Wednesday, August 30, 2006

Two Developments

Two developments today, one major, another minor: a) Started Chowkhat fixing at our house. Considered to be an important milestone in house building. Thank you, God, for your blessings.
b) Wrote Bitter Apple.
Take care all of you.

Sunday, August 27, 2006


Haven’t written my blog entry for some time, but I have been writing poetry.
Do take a look at: last night I was reading Bukowski. And today I am mighty pleased with meself. Finally penned down my take on KANK. Here is the opening paragraph in free verse…
A Big Fat Indian Wedding
In the Big Apple
Boy meets Girl
They sit on a bench
In a Garden
She doesn’t want
To get married
It’s only her
Childhood Friend
What a shame!
A little banter later
He convinces her
They part
Hoping to meet again
*Full poem here.
The film has generated a lot of debate on Caferati, and I needed to have my say. Call it the compulsions of being a poet-pretender…:) You may also like to check out Raja Sen’s brilliant review.
Last week, Dr. Kusum Ansal invited me to a poetry reading session at Geoffrey’s, and it was great fun. It was a pleasure listening to K.L.Nandan and Raj Narain Bisaria, great Hindi poets. I read Farewell Lunch and Three Domesticated Pigs.
Currently reading Tarun Tejpal’s The Alchemy of Desire, and I am finding it a fascinating read. I have always admired Tarun for his guts, and his debut novel sounds promising, in more ways than one. It looks like a neat medley of love and desire, lust and loneliness, and an inner longing that refuses to be quelled. Will post my views after I have savoured the book.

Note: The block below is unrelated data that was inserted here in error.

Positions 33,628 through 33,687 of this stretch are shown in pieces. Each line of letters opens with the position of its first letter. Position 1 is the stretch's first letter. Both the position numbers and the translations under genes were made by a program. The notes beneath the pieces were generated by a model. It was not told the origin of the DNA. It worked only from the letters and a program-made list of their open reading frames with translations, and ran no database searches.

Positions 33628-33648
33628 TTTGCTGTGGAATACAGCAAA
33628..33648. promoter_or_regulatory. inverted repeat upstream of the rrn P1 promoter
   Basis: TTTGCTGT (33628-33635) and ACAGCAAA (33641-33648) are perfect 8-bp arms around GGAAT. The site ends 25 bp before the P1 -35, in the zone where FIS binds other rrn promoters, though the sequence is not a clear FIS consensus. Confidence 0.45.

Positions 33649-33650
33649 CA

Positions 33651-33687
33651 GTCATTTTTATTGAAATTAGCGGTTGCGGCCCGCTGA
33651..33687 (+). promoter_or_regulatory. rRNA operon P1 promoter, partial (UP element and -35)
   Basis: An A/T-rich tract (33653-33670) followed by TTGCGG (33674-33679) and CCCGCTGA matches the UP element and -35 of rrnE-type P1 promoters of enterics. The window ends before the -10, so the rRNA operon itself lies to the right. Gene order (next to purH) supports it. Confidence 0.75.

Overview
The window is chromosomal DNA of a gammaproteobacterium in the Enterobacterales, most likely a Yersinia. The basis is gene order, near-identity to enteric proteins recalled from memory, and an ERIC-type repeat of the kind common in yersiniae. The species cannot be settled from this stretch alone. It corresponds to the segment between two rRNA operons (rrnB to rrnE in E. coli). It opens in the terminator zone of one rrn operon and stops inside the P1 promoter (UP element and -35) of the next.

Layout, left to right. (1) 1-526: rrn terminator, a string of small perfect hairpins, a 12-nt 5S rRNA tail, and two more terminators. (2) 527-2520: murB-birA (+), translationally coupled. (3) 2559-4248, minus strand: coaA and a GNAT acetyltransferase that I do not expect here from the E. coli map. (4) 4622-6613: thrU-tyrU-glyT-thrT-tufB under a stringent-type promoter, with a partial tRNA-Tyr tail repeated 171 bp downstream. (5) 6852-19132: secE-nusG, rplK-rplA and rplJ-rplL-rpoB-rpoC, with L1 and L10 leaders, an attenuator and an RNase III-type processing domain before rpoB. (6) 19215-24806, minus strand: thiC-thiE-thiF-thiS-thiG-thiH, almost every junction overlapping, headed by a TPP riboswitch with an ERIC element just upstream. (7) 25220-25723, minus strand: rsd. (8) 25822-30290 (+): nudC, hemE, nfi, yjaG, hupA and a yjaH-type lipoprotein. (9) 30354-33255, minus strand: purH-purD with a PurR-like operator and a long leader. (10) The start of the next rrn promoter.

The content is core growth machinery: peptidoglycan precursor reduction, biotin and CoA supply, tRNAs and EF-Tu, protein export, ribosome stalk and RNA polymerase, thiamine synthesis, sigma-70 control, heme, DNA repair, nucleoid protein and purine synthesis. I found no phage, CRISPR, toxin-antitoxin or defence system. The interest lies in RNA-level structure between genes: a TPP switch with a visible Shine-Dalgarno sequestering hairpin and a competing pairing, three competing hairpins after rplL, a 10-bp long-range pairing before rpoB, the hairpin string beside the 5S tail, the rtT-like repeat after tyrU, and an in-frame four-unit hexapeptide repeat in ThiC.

Talked with my English pal, Cindy, after a long time, and I must say it was an absolutely unadulterated pleasure.
And as a parting shot, if you are a Britney Spears fan, do see this video at YouTube. (It’s making waves in cyberspace.) She looks spaced out. Take good care of yourself.

Tuesday, August 15, 2006

Happy Independence Day

It’s been holidays since the 12th. Kind of mixed bag for me. Saw Fanaa and Being Cyrus at home. Found both average flicks that didn’t rise above their mediocrity. While Fanaa was predictable, cliché-ridden and melodramatic, I thought Being Cyrus was an opportunity lost. It began well and showed promise, but degenerated into a pretentious theatrical act, embellished by amateurish direction.
Wrote a poem today: hey who’s that gal?
Trust you’ve had a cool Independence Day!

Thursday, August 10, 2006

Third Roof

Today, the third roof of our house has been laid. Thank you, God, for your kindness.

Wednesday, August 09, 2006

Happy Rakhi, Sis

Today is Rakhi. My sis came and we had a good, long chat. I am glad she is trying to overcome!

Tuesday, August 08, 2006

slow down my boy

take in the shine take in the grime
watch the flowers bloom butterflies flirt
and if you don’t get such scenic views
in ugly metros watch the everyday people
go about their daily grind
with a half smile on their lips
and a child cradled on their hips
slow down my boy slow down my boy

* Wrote this poem today. Full version here.

Monday, August 07, 2006

Of Brazil and Tibet

Received this mailer from our Brazilian partner. Never mind the lady in the picture, just read the text. Poetic, isn’t it? I learnt a new word: miscegenation…:)

Also check out, the official Web TV station of the Central Tibetan Administration.
Btw, my post on Omkara at Caferati is getting some good response. Take care…